There are so many products out there enticing you with minimalistic interfaces, promises of increased productivity and better employee engagement, but what’s the best productivity app for your organization? Before you decide, ask a different question: what do my employees really need? Will another digital tool actually help solve my company’s productivity or engagement challenges?
The Best Productivity App Might Be None At All
The marketers of these tools want you to believe they’re the solution to all your company’s problems, whether you have 50 employees or 50,000. But 85 percent of employees are disengaged at work and there is no “one size fits all” technology solution.
If your goal is to better engage employees and empower them to do deep work, you need to take four things into consideration before jumping on the next new tech bandwagon.
What is Your Company Culture?
Does half your company work remotely, or does everyone work at a desk from 9-5? Do your employees have easy access to a computer or smart device, or do they spend most of their day on a manufacturing floor?
If you employ lots of deep thinkers developing creative solutions, apps that ping them with every new message or file upload will disrupt their work flow. On the other hand, sales reps constantly on the go might appreciate an in-hand method of staying in touch with colleagues at the office and knowing immediately when relevant updates come through. Different work scenarios demand different productivity tools; one that addresses the normal work scenario for the majority of your employees is a good place to start.
What Other Factors Are Causing Productivity Issues?
Fancy new technology won’t solve your engagement problems if you don’t address operational issues first. Perhaps there’s a bottleneck because one manager insists on seeing every piece of work from his employees. Maybe you have workers who require focus to do their jobs struggling to get acclimated to an open-concept office. Remote workers might be grappling with company technology at home.
Productivity apps won’t magically whisk those problems away; think through what other factors are problematic and address operational issues first. Design thinking can help with that.
Don’t Assume—Ask Employees What They Want
After analyzing your company’s norms and addressing operational issues, survey your employees to learn what challenges they face and solutions they seek. There’s no better way to understand your employees’ work styles and hang ups than by asking.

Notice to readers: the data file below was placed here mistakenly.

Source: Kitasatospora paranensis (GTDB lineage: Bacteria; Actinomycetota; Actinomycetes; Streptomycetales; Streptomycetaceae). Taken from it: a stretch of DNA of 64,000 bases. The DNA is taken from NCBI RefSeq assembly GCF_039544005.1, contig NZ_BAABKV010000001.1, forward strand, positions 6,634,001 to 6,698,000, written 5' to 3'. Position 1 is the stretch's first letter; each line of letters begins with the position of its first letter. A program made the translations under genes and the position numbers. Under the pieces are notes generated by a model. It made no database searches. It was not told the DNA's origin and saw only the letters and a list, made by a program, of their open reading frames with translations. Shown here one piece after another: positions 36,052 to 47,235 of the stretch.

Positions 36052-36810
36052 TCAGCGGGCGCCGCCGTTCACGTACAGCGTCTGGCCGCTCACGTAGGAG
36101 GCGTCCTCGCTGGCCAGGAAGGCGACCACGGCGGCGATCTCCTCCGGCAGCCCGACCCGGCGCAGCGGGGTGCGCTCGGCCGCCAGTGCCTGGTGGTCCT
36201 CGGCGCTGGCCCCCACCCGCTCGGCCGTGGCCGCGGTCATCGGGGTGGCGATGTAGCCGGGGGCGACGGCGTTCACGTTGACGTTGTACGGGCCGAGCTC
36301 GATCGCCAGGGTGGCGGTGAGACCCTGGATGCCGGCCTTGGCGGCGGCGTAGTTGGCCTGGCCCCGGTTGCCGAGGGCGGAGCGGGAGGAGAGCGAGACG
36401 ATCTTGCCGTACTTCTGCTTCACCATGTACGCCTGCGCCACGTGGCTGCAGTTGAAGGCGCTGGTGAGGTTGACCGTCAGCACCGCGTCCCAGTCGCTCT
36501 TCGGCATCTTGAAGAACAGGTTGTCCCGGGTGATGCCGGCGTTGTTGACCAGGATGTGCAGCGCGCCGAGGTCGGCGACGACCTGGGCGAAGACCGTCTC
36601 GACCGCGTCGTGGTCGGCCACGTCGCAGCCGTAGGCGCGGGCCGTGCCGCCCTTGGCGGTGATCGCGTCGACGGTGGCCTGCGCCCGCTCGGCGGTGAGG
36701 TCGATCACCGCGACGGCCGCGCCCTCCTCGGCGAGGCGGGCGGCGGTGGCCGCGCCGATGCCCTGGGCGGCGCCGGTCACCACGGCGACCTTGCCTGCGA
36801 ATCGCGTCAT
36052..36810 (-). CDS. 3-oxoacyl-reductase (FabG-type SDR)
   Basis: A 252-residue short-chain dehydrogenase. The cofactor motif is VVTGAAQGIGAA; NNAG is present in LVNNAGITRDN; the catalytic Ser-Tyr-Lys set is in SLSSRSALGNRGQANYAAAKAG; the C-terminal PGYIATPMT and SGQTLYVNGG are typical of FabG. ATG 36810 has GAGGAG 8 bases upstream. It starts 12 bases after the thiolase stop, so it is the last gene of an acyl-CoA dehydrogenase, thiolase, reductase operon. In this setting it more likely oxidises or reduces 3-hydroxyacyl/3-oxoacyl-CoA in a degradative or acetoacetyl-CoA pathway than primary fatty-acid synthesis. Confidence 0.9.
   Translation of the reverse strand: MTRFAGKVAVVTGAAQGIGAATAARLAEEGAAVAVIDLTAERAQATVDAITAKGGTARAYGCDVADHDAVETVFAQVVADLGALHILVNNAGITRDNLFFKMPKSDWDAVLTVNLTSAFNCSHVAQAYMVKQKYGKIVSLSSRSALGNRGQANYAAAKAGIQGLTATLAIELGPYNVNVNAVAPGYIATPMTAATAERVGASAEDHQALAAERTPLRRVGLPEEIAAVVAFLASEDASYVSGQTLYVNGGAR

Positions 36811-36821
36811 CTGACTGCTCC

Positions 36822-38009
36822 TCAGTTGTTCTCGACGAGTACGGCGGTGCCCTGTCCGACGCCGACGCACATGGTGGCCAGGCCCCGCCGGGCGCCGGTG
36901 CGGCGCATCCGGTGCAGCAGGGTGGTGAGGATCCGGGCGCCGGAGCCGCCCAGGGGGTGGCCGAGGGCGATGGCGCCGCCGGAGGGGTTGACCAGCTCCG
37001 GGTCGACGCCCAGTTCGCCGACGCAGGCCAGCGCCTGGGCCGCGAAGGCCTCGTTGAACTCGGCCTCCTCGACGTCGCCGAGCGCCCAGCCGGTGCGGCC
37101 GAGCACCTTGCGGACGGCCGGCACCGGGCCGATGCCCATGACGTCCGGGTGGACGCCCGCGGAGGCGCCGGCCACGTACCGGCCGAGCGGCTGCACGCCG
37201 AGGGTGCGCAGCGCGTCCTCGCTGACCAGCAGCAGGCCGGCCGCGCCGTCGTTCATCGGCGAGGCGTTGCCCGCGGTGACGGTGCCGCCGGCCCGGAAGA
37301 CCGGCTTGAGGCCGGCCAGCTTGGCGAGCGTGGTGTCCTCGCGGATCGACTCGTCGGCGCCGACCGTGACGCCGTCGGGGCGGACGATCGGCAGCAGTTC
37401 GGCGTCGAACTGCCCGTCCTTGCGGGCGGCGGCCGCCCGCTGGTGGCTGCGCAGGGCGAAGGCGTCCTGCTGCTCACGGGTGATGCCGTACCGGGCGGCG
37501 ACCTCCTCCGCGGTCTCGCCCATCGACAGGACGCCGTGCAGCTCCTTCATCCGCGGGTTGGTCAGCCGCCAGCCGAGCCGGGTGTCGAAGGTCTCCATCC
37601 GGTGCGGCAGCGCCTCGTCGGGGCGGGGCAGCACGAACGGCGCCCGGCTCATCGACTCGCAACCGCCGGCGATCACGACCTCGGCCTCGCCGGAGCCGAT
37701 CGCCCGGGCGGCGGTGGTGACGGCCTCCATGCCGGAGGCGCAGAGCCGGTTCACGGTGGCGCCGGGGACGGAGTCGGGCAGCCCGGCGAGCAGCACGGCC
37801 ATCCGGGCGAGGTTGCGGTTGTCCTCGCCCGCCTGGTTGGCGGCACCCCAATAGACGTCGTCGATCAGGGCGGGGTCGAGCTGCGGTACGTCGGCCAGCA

If they’re seeking better ways to collaborate, there are some good options out there. The trick is to ensure the constant notifications and chat messages don’t distract employees outside of “collaboration” hours. When you make the effort to know what your employees need and want to succeed, you can use that knowledge to improve your flow with new tools in hand.
Are You Looking for a Problem that’s Not There?
Is it possible you don’t even have a problem? Don’t let available budget and a desire to do something new be the determining factor in introducing a new tool or platform.
If you aren’t sure that something will improve your employees’ work experience or output, is it worth causing growing pains and new collaboration challenges? Probably not: humanity is naturally resistant to change and distracting employees with notification pop-ups and mandatory trainings can damage company culture—and trust. Only once you’ve applied some thoughtful analysis and asked those who matter most (your employees) to weigh in should you consider introducing a tool or app.
As with any employee communication tactic, you need to consider who you want to talk to and what their daily lives are like. What concerns do they have, and how can you fix them? With answers to those questions in mind you can prepare to introduce a new productivity app into your workers’ lives.
Want to review your workforce’s communication needs and challenges, or need help rolling out a change campaign to prepare them for a new app? Email me or call 317-631-6400.[/tatsu_text][/tatsu_column][/tatsu_row][/tatsu_section]